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Theses Doctoral

The Role of Hippocampus in Signal Processing and Memory

Kushnir, Lyudmila

Historically, there have been two lines of research on mammalian hippocampus. The first one is concerned with the role of hippocampus in formations of new memories and owes its origin to the seminal study by Brenda Milner and William Scoville of a single memory disorder patient, widely known as H.M. The second line of research views the hippocampus as the brain area concerned with orienting and navigating in space. It started with John O’Keefe’s discovery of place cells, pyramidal neurons in the CA3 area of hippocampus, that fire when the animal enters a particular place in its environment.
I argue that both lines of discoveries seem to be consistent with a more general view of hippocampus as a brain area strongly involved in the integration of sensory, and possibly internal, information.
The first part of the thesis presents an investigation of the effect of limited connectivity constraint on the model network in the framework of pattern classification. It is shown that feed-forward neural classifiers with numerous long range connections can be replaced by networks with sparse feed-forward connectivity and local recurrent connectivity without sacrificing the classification performance. The limited connectivity constraint is relevant for most biological networks, and especially for the hippocampus.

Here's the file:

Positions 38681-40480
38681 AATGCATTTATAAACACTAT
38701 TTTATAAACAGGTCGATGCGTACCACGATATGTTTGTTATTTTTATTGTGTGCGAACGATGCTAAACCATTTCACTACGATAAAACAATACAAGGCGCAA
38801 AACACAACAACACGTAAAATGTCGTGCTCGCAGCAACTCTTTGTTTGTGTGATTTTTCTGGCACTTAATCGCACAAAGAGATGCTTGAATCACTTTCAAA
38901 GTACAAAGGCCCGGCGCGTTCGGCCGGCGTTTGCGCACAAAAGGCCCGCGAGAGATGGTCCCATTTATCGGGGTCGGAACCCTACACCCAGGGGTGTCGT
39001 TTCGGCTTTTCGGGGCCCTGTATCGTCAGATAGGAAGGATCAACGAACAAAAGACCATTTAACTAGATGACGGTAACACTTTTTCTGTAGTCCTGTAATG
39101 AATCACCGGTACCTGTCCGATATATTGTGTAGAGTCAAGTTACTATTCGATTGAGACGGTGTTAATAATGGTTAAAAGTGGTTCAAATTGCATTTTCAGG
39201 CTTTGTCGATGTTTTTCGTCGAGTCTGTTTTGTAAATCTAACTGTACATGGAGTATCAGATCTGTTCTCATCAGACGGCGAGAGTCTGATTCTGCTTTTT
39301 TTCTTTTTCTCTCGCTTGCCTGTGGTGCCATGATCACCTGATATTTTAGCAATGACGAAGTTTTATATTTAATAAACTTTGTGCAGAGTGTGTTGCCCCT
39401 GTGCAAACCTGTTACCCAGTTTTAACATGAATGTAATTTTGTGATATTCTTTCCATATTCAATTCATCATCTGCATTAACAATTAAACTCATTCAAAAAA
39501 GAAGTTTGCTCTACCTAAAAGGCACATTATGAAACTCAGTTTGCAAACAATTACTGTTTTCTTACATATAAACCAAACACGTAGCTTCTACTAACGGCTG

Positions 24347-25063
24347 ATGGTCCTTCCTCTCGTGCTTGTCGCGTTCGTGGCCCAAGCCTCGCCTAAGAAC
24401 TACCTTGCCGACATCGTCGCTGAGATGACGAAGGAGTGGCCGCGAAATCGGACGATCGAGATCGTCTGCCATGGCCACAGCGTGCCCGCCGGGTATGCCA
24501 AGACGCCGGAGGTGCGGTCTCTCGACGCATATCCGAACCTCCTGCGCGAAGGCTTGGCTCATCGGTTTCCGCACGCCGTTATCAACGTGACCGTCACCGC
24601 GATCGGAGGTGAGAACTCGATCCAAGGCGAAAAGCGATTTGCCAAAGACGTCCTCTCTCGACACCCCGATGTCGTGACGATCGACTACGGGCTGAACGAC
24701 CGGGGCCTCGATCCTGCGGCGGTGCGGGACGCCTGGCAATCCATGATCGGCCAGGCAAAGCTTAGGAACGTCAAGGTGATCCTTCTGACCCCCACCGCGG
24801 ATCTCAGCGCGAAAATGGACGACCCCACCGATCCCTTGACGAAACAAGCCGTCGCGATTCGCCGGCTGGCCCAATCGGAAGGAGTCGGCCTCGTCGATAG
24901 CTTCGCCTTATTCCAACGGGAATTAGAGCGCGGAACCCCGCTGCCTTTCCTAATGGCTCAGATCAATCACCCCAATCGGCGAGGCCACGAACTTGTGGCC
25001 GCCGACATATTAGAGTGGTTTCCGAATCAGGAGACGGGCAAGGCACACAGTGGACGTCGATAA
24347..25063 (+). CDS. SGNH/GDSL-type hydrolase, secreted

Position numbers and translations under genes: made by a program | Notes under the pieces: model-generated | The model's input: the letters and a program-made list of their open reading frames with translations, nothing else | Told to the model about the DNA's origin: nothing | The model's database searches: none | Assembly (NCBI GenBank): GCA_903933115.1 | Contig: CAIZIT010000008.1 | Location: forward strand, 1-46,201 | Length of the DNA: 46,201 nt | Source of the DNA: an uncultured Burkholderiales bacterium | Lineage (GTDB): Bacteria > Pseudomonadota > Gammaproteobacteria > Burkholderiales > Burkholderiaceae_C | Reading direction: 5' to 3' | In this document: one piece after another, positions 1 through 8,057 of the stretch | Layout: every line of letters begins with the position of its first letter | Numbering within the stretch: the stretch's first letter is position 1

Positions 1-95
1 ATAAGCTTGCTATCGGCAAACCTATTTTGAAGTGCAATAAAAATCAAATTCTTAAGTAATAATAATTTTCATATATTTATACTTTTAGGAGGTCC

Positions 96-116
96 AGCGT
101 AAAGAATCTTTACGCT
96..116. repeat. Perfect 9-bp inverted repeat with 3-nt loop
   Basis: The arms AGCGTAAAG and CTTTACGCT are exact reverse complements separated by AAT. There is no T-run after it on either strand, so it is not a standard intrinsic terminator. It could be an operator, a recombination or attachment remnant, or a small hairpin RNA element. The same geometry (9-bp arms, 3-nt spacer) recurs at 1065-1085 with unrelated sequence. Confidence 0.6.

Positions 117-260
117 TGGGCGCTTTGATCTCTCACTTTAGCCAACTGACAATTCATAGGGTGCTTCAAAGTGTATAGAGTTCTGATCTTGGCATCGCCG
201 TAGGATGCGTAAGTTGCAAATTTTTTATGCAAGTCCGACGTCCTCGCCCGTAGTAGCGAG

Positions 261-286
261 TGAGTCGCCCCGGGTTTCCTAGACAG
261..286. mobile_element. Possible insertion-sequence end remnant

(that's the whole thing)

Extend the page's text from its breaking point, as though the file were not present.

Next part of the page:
The second part describes a decoding analysis from the calcium signal recorded in mouse dentate gyrus. The animal’s position can be decoded with approximately 10cm accuracy and the neural representation of position in the dentate gyrus have close to maximal dimensionality. The analysis also suggests that cells with single firing field and cells with multiple firing fields contribute approximately equal amount of information to the decoder.


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More About This Work

Academic Units
Neurobiology and Behavior
Thesis Advisors
Fusi, Stefano
Ph.D., Columbia University
Published Here
June 3, 2016